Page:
ErniJohnstonBoulangerEtAl2021

Référence

Erni, S., Johnston, L., Boulanger, Y., Manka, F., Bernier, P., Eddy, B., Christianson, A., Swystun, T., Gauthier, S. (2021) Exposure of the canadian wildland–human interface and population to wildland fire, under current and future climate conditions. Canadian Journal of Forest Research, 51(9):1357-1367. (Scopus )

Résumé

In Canada, recent fire seasons have demonstrated the threat of wildland fire in the wildland–human interface (WHI) areas, where forest fuels intermingle with or abut housing, industry, and infrastructure. Although fire activity is expected to increase further in the coming decades as a result of climate change, no WHI-specific estimates of wildland fire exposure are currently available. This study combines spatial and demographic information sources to estimate the current and future wildland fire exposures, as reflected by fire return intervals (FRI) of WHI areas and populations across Canada. The WHI covers 17.3% of the forested area in Canada. Within the WHI, we found that 19.4% of the area currently experiences FRI of ≤250 years, but by the end of the century, this could increase to 28.8% under Representative Concentration Pathway (RCP) 2.6 and to 43.3% under RCP 8.5. Approximately 12.3% of the Canadian population currently live in the wildland–urban interface (WUI), which includes 32.1% of the on-reserve First Nations population. Currently, 17.8% of the on-reserve WUI population is exposed to FRI of ≤250 years, compared with only 4.7% of the remaining WUI population. By 2100, these proportions could reach 39.3% and 17.4%, respectively, under the less optimistic climatic scenarios (RCP 8.5). © Canadian Science Publishing. All rights reserved.

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@ARTICLE { ErniJohnstonBoulangerEtAl2021,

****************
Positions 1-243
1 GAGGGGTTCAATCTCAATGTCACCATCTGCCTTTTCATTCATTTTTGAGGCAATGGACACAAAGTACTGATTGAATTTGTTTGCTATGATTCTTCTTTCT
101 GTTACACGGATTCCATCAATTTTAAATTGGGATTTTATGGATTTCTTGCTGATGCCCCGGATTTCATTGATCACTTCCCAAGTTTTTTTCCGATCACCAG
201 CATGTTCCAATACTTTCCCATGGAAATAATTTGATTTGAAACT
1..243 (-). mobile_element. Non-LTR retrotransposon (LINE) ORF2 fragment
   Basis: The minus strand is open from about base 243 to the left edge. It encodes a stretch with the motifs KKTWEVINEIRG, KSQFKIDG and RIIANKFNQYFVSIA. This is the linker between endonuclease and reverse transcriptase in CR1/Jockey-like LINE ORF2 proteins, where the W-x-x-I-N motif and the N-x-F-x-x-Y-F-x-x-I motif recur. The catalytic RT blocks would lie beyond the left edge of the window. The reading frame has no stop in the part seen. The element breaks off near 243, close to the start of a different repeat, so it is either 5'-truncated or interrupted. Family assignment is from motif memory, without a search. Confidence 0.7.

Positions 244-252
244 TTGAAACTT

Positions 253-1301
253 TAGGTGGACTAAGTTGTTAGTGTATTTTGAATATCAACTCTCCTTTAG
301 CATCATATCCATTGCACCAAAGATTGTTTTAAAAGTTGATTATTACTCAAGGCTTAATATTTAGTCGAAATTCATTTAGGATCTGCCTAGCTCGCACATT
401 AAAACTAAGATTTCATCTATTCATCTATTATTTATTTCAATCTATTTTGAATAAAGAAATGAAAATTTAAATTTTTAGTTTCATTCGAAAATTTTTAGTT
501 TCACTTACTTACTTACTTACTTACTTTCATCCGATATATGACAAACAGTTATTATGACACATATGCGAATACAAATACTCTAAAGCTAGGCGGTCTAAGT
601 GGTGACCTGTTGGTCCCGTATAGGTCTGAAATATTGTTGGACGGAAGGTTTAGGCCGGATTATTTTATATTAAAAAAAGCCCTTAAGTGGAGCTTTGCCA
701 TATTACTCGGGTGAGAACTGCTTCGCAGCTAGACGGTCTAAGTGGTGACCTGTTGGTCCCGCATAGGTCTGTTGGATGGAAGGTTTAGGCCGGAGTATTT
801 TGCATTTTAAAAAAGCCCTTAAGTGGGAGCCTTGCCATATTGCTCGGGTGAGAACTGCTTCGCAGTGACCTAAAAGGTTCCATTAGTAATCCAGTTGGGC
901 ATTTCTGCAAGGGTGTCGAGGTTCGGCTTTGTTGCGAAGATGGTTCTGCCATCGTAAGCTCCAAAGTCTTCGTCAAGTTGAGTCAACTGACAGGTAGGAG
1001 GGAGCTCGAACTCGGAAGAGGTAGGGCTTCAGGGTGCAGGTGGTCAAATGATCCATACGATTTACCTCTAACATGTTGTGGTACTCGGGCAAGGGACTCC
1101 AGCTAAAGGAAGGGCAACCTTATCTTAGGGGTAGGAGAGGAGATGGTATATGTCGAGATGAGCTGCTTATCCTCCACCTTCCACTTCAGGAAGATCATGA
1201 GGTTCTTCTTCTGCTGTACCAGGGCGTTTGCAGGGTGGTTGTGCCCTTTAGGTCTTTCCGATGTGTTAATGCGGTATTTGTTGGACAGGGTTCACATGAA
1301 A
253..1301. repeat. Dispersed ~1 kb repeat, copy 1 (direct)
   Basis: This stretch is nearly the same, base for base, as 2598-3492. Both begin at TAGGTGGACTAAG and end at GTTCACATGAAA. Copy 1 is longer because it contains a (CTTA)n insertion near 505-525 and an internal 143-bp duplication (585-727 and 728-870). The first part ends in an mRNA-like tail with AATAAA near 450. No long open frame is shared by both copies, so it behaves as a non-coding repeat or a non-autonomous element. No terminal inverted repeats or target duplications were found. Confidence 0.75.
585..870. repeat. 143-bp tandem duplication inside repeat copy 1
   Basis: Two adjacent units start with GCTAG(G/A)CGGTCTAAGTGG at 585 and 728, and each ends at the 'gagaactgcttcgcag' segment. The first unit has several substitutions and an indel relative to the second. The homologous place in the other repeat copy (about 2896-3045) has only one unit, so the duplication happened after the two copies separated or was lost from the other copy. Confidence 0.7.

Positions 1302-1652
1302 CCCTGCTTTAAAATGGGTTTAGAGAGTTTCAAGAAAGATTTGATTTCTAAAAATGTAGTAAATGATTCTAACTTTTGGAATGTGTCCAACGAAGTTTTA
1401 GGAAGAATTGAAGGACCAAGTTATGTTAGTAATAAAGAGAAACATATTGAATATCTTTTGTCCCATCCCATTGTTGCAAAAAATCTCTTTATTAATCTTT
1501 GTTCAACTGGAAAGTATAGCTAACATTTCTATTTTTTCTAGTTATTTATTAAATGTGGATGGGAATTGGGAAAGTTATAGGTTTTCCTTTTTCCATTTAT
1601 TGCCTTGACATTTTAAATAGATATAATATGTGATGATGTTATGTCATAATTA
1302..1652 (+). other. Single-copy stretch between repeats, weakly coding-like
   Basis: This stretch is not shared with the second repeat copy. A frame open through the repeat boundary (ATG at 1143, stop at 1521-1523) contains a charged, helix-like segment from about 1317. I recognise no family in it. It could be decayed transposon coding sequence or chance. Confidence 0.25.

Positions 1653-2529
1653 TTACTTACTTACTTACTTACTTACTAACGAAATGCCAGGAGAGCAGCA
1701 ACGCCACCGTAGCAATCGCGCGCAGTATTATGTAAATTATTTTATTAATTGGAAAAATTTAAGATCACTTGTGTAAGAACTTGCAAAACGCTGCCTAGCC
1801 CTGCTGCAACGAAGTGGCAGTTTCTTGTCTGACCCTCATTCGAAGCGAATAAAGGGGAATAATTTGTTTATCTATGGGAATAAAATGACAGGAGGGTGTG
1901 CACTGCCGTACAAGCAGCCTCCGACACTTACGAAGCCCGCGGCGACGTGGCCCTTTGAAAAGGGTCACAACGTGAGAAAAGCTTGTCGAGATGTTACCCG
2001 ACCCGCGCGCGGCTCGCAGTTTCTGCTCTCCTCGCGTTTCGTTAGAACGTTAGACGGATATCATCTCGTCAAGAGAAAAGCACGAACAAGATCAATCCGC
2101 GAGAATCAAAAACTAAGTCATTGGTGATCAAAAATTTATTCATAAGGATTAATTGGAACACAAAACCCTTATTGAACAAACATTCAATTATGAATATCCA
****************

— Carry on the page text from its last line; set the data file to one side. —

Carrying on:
AUTHOR = { Erni, S. and Johnston, L. and Boulanger, Y. and Manka, F. and Bernier, P. and Eddy, B. and Christianson, A. and Swystun, T. and Gauthier, S. },
    JOURNAL = { Canadian Journal of Forest Research },
    TITLE = { Exposure of the canadian wildland–human interface and population to wildland fire, under current and future climate conditions },
    YEAR = { 2021 },
    NOTE = { cited By 0 },
    NUMBER = { 9 },
    PAGES = { 1357-1367 },
    VOLUME = { 51 },
    ABSTRACT = { In Canada, recent fire seasons have demonstrated the threat of wildland fire in the wildland–human interface (WHI) areas, where forest fuels intermingle with or abut housing, industry, and infrastructure. Although fire activity is expected to increase further in the coming decades as a result of climate change, no WHI-specific estimates of wildland fire exposure are currently available. This study combines spatial and demographic information sources to estimate the current and future wildland fire exposures, as reflected by fire return intervals (FRI) of WHI areas and populations across Canada. The WHI covers 17.3% of the forested area in Canada. Within the WHI, we found that 19.4% of the area currently experiences FRI of ≤250 years, but by the end of the century, this could increase to 28.8% under Representative Concentration Pathway (RCP) 2.6 and to 43.3% under RCP 8.5. Approximately 12.3% of the Canadian population currently live in the wildland–urban interface (WUI), which includes 32.1% of the on-reserve First Nations population. Currently, 17.8% of the on-reserve WUI population is exposed to FRI of ≤250 years, compared with only 4.7% of the remaining WUI population. By 2100, these proportions could reach 39.3% and 17.4%, respectively, under the less optimistic climatic scenarios (RCP 8.5). © Canadian Science Publishing. All rights reserved. },
    AFFILIATION = { Natural Resources Canada, Great Lakes Forestry Centre, Canadian Forest Service, 1219 Queen Street East, Sault Ste. Marie, ON P6A 2E5, Canada; Natural Resources Canada, Laurentian Forestry Centre, Canadian Forest Service, 1055 du P.E.P.S., P.O. Box 10380, Stn. Sainte-Foy, Québec, QC G1V 4C7, Canada; Natural Resources Canada, Atlantic Forestry Centre, Canadian Forest Service, 26 University Drive, P.O. Box 960, Corner Brook, NL A2H 6J3, Canada; Natural Resources Canada, Northern Forestry Centre, Canadian Forest Service, 5320-122nd Street, Edmonton, AB T6H 3S5, Canada },
    AUTHOR_KEYWORDS = { Climate change; Communities; First Nations; Wildfire exposure; Wildland–urban interface },
    DOCUMENT_TYPE = { Article },
    DOI = { 10.1139/cjfr-2020-0422 },
    SOURCE = { Scopus },
    URL = { https://www.scopus.com/inward/record.uri?eid=2-s2.0-85114284674&doi=10.1139%2fcjfr-2020-0422&partnerID=40&md5=5ca92c42c0b7294ce3979cc4d8340e89 },
}

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